Caution: The following subject may be controversial!
During the summer of 2008 I participated in a removal project in the High Sierra to battle the forces of biotic homogenization and restore habitat for the endangered mountain yellow-legged frog. 'Twas a grueling job in one of California's most breath-taking wilderness areas. Below is a picture of my work commute to a lake basin at 10,000 feet where I spent the better portion of July and August removing non-native rainbow trout. The purpose of removing the fish is to restore the lakes to their natural condition (a.k.a. fishless) for the benefit of the frogs. The fish can decimate frog populations by eating the tadpoles and out-competing the survivors for food.
Many people that I met in the area were perplexed by the project. At first, when I was asked what I was doing in the back country I would say that I was conducting an aquatic restoration project and studying predator-prey interactions. Then an onslaught of questions followed to my dismay and forced me to explain the part about 'removing' the fish. "Well, whatdya mean yer taking the fish out?" questioned one avid fly-fisherman. I tried my best to explain the ecological significance of frogs in the Sierras. They're endangered, currently numbering at 5% of their historical population, and are what ecologists call an 'indicator species,' because if the habitat is disturbed, then their population will respond by declining, which indicates poor environmental conditions. The S.N. yellow-legged frog is also subject to stressors such as climate change and a rampant Batrachochytrium dendrobatidis or "chytrid fungus" that has deleterious effects on the remaining populations of frogs in the Sierra.
Most accounts written by John Muir describe the constant chirping of frogs at high-elevation lakes. (They were the most abundant animal in the Sierra, as it turns out). For anglers this usually wasn't much of an argument, however, because most of them like to think there are untouched fishing oases that meet every fishing adventurer's dream. What did I want to say? "Dude, I'd like to see you carry your fat *&%^#@! self over that pass with fishing tackle and a case of beer... don't worry about it..."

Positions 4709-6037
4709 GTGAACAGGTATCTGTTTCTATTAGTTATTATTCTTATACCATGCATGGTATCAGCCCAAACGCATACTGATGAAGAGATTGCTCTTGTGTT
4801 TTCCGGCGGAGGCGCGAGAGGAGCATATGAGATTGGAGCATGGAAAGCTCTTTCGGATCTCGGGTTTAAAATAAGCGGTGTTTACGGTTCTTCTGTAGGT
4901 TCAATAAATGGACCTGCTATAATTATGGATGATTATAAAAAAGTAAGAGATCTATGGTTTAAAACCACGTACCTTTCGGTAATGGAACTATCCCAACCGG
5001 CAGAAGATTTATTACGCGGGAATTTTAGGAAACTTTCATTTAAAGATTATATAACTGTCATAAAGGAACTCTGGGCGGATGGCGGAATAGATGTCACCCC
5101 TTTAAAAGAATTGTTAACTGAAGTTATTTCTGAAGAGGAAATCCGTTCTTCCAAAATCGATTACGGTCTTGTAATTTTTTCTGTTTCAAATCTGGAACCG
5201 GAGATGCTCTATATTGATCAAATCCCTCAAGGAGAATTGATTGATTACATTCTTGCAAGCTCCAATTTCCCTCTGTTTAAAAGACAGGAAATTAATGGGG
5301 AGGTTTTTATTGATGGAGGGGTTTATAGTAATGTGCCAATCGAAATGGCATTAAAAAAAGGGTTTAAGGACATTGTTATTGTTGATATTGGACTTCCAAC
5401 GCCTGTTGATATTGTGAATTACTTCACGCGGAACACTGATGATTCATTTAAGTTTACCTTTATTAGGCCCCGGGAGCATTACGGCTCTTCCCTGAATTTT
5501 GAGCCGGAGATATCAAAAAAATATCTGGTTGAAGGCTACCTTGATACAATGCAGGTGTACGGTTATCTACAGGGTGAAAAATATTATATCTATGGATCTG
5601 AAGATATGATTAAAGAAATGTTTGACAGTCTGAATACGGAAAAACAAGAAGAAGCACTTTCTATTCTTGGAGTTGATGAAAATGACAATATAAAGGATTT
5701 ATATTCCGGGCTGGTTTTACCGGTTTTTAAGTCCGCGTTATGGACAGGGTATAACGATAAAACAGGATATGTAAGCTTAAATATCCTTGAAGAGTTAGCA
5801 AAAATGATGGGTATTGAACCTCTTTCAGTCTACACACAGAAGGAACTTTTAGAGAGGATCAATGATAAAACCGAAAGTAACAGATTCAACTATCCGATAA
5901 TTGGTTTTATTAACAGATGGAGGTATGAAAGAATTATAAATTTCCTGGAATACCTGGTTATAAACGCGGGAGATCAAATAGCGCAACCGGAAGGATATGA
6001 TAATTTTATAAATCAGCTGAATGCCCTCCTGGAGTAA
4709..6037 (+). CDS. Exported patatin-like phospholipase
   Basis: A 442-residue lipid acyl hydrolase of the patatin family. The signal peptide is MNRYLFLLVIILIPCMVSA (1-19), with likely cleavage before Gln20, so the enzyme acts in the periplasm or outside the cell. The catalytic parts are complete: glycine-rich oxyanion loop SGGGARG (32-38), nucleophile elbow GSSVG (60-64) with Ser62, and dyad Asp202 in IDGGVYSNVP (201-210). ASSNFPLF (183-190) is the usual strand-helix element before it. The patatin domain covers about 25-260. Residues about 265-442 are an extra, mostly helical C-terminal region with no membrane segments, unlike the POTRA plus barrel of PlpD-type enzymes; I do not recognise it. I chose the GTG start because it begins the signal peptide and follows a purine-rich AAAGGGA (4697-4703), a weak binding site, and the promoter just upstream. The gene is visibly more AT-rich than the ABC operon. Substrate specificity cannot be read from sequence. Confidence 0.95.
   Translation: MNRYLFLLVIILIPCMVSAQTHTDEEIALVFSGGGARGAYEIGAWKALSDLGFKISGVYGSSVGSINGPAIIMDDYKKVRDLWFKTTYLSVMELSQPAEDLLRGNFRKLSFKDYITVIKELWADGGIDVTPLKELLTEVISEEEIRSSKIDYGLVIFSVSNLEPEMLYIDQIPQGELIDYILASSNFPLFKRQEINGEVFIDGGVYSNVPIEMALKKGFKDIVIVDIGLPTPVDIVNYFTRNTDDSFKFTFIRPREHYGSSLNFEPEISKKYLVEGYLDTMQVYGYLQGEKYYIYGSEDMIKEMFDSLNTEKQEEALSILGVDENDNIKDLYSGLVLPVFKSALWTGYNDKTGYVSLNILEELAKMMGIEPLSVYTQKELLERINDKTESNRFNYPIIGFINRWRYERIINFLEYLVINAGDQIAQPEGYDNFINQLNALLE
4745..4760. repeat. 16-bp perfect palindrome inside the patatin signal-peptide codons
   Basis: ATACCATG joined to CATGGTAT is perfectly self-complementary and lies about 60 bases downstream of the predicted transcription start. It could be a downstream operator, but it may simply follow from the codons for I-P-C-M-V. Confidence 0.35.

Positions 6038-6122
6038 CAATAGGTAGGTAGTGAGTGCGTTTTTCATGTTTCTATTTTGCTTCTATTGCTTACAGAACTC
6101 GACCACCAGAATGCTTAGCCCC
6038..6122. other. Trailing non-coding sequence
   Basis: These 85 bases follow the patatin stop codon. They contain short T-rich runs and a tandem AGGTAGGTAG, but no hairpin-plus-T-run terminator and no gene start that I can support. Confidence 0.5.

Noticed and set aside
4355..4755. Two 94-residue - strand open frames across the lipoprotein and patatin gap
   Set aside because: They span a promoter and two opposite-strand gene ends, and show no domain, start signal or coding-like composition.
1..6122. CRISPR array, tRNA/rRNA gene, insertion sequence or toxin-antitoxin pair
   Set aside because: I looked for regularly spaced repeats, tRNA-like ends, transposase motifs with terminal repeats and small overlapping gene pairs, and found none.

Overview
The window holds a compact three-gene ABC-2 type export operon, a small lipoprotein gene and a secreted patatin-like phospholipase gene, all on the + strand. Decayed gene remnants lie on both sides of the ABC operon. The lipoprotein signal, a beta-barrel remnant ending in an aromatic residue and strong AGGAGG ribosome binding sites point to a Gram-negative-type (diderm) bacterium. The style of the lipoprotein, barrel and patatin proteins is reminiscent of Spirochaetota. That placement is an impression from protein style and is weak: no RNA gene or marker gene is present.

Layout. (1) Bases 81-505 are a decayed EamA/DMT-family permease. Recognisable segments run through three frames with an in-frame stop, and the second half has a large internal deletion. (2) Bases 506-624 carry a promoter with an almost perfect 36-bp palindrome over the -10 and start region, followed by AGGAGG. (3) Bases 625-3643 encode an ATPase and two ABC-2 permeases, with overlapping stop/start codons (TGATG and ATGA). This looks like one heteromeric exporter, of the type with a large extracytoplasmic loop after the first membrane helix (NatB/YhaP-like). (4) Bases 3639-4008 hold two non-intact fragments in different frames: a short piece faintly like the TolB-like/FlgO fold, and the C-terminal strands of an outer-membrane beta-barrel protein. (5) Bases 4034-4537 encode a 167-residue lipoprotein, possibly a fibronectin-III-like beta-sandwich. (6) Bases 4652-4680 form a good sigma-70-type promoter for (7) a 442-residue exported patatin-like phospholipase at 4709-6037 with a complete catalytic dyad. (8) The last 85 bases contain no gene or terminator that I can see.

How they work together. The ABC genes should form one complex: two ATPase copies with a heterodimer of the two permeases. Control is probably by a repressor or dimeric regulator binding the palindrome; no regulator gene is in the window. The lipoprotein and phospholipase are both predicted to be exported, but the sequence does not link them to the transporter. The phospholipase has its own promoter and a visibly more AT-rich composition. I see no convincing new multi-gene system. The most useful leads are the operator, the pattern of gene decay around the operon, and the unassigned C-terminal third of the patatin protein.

Note: one time an man around 70 years old told me that he planned on a visit to our site with his shotgun so he could shoot a frog; yes... shoot... a... frog.
Alas, the ardent fishermen are only a symbol of the widespread reverence of harvestable resources in our wilderness areas. What purpose do frogs serve, anyway? Trout don't naturally occur in the Sierras? Wait, don't you like fish? And the occassional question: how do you transport the fish out from the lakes?
These are all completely valid questions. It is surprising when one learns that historically the only fish to have evolved in the Sierra is the southern-sierra golden trout (Oncorhynchus mykiss aguabonita), which is also facing extirpation by the introduced brook trout. Yes, I love fish, but I am also dedicated to habitat restoration, conservation and well, hey, I still spent the whole summer with fish... even if... well, let's just rip the band-aid off if you haven't already realized that most fish you see in these pictures were only moments from the cold touch of a hunting knife. Mmm, makes for some good eatin's out in the back country!
See, as a management strategy, the fish were pushed out of planes into the high-mountain lakes to create recreational opportunities for anglers. And yes, there are various studies that demonstrate the success of removing non-native trout from high-elevation lakes to allow the amphibian populations to re-colonize the area.
If you want to read scientific papers about the subject, I suggest looking up peer-reviewed journal articles available on google scholar.
Anyway, I spent 10 days field 'tours' in the wilderness with one other crew member, living in my tent and out of my backpack. During my five days off I stayed in a tent cabin and often drove to my uncle's condominium in Mammoth Lakes for showers, comfortable beds, and yes, restaurant food. It's hard eating well for 10 days when you have to carry everything with you 20 miles into a project site!